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Posted on Jun 13, 2013 in Turin | 0 comments

Underground Turin: the tunnels of Pietro Micca

Underground Turin: the tunnels of Pietro Micca

It may be hard to imagine today, but Turin was, at one time, a fortified city. The first stone of the fortification was laid in 1564, on the orders of Duke Emanuele Filiberto, who wished to protect his new capital.

The Citadel was laid out in a pentagon shape, with a stronghold at every angle, and surrounded by a wide moat.

In 1706, in the middle of the Spanish war of succession, the Citadel was attacked by more than forty thousand soldiers of Louis XIV, and was able to repel the assault due to the well-planned defense system beneath the city. In fact, 14 kilometers of tunnels had been dug, consisting of main tunnels (the deepest levels) and service tunnels (closer to the surface).

Recessed areas were dug into the tunnels, and then packed with explosives, which were then ignited as necessary by a slow-burning fuse. The explosion, calculated with the utmost precision, reverberated upwards, just beneath with enemies’ cannons. This was an effective and nearly invisible method of defending Turin, which Field Marshal Vauban, a famous military engineer, defined as the “the quibble of the mines”.

These defensive tunnels under the Citadel made one particular soldier famous – Pietro Micca, of the miners’ company. On the night between 29 and 30 August 1706, a battery of French grenadiers found the entrance to the service tunnel and entered it. Micca knew he had to stop them. If they reached the lower tunnel, they would have had easy access to the heart of the Citadel and could have taken it from inside.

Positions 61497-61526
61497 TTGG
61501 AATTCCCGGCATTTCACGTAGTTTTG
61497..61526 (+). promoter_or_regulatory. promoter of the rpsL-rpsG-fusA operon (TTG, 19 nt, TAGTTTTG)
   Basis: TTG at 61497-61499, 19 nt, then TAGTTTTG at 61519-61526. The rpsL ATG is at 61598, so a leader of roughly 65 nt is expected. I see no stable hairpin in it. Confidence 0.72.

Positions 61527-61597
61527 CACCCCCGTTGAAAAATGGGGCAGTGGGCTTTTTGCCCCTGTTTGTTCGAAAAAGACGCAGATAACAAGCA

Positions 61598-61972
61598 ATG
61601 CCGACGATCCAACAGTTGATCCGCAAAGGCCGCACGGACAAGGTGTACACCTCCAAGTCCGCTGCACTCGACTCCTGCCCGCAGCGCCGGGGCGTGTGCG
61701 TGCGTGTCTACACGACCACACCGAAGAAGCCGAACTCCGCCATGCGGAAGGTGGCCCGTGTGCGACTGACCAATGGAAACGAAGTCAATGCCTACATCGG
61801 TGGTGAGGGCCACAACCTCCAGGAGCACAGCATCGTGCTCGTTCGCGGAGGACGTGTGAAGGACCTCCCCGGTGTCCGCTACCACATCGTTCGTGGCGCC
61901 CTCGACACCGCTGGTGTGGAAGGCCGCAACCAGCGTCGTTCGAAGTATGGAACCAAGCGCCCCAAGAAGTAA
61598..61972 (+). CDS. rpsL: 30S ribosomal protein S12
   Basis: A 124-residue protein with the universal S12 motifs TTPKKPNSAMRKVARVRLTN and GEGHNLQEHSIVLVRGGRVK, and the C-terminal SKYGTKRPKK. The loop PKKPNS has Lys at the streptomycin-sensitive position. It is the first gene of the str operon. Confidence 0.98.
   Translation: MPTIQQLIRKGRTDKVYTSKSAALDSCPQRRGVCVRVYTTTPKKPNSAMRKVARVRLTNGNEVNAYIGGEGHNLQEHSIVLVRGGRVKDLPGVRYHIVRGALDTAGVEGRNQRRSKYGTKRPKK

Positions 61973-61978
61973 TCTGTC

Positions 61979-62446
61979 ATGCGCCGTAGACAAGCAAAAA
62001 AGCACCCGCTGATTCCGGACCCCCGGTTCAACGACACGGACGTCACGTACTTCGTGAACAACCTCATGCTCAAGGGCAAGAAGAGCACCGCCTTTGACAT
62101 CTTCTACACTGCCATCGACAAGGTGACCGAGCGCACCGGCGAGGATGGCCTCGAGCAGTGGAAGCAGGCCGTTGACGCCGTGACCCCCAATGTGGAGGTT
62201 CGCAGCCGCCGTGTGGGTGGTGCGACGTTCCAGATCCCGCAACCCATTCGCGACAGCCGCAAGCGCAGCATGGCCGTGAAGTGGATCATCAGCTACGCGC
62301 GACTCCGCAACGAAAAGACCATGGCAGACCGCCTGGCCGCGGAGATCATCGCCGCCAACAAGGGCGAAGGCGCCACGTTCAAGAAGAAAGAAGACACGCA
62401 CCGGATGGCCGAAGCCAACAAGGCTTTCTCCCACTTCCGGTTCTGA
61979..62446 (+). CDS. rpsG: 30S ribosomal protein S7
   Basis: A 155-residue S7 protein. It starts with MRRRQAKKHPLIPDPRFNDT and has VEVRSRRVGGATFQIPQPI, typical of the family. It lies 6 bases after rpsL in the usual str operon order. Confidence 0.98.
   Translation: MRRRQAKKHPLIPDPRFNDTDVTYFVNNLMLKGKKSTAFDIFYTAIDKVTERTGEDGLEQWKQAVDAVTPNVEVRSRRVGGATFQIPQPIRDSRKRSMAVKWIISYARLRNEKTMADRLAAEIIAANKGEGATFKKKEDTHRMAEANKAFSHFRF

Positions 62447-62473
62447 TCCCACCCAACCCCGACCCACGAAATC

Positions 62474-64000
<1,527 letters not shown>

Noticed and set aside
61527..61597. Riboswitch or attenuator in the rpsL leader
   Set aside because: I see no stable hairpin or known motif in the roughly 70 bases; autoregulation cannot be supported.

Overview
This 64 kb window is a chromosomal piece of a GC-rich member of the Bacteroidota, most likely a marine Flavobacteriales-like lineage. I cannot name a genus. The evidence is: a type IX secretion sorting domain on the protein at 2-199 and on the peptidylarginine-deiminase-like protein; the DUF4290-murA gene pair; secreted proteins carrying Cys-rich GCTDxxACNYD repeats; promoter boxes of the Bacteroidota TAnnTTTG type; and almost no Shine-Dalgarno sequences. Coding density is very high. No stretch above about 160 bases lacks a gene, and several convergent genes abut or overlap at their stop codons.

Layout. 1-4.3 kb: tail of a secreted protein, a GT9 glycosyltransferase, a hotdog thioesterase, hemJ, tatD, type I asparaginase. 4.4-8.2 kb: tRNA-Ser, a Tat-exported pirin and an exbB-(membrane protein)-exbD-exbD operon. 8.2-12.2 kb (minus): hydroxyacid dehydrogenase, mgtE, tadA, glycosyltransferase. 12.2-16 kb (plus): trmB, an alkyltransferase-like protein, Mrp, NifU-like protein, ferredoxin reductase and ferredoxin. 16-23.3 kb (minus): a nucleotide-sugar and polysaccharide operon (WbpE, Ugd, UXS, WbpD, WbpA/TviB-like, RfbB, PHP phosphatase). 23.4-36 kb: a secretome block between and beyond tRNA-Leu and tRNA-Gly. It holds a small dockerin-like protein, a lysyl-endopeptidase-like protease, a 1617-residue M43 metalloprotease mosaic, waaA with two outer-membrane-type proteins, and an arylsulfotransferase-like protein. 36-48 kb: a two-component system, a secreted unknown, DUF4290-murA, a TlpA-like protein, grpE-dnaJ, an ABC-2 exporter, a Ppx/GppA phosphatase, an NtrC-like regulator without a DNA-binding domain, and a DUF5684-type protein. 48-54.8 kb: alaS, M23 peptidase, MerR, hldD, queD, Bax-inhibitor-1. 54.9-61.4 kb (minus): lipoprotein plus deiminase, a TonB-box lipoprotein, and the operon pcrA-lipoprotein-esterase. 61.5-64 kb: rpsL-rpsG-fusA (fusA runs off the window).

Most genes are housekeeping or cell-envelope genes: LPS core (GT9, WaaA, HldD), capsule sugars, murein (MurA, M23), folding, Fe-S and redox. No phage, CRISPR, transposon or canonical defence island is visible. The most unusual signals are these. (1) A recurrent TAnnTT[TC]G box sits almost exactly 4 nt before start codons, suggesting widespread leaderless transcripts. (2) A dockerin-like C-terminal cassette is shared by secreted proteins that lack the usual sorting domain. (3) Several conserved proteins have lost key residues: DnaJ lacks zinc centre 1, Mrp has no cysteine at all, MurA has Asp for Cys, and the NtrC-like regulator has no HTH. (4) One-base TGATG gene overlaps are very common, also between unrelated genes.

He was alone, and therefore unable to stop the enemy with force. Micca decided to ignite a short fuse, causing an immediate explosion that destroyed the stairs leading to the lower tunnel. The explosion prevented the French soldiers from entering the Citadel, but also resulted in the death of Pietro Micca, who was hurled into the air by the strong blast wave and choked by fumes.

A section of the tunnels, including the part in which Micca’s body was recovered, can be visited at the Pietro Micca Civic Museum, in central Turin.

Venturing into the underground tunnels feels a bit like being granted access to a secret spot, hidden from the world. The air is cold, regardless of the weather outside, and the only light comes from the few lamps that are hung along the route. The ceilings are so low that you are forced to bow your head and, at about shoulder height, there are bricks that stick out from the walls that the soldiers used to feel their way along the tunnels when it was necessary to turn out the lights.

There are many details that narrate the precision that was involved in designing the military defense. For example, the stairs that connect that service tunnel to the lower main tunnel were made from small amounts of stone, but mostly from wood, so that, in the event of a threat from the enemy, the wood could be destroyed, rendering the stairs so disconnected that they were virtually unusable.

The Museum also includes a display of weapons, including a French cannon, as well as models of the Citadel and all of the tunnels.

Visitor information:
Pietro Micca Civic Museum
via Guicciardini 7a – Turin
Telephone: +39 011 54 63 17
Open Tuesday through Sunday from 10:00am to 6:00pm
Guided tours departing at 10:30am, 2:30pm, 4:30pm
Full-priced ticket €3, discounted ticket €2 (up to 18 years of age)

by Margherita Restelli

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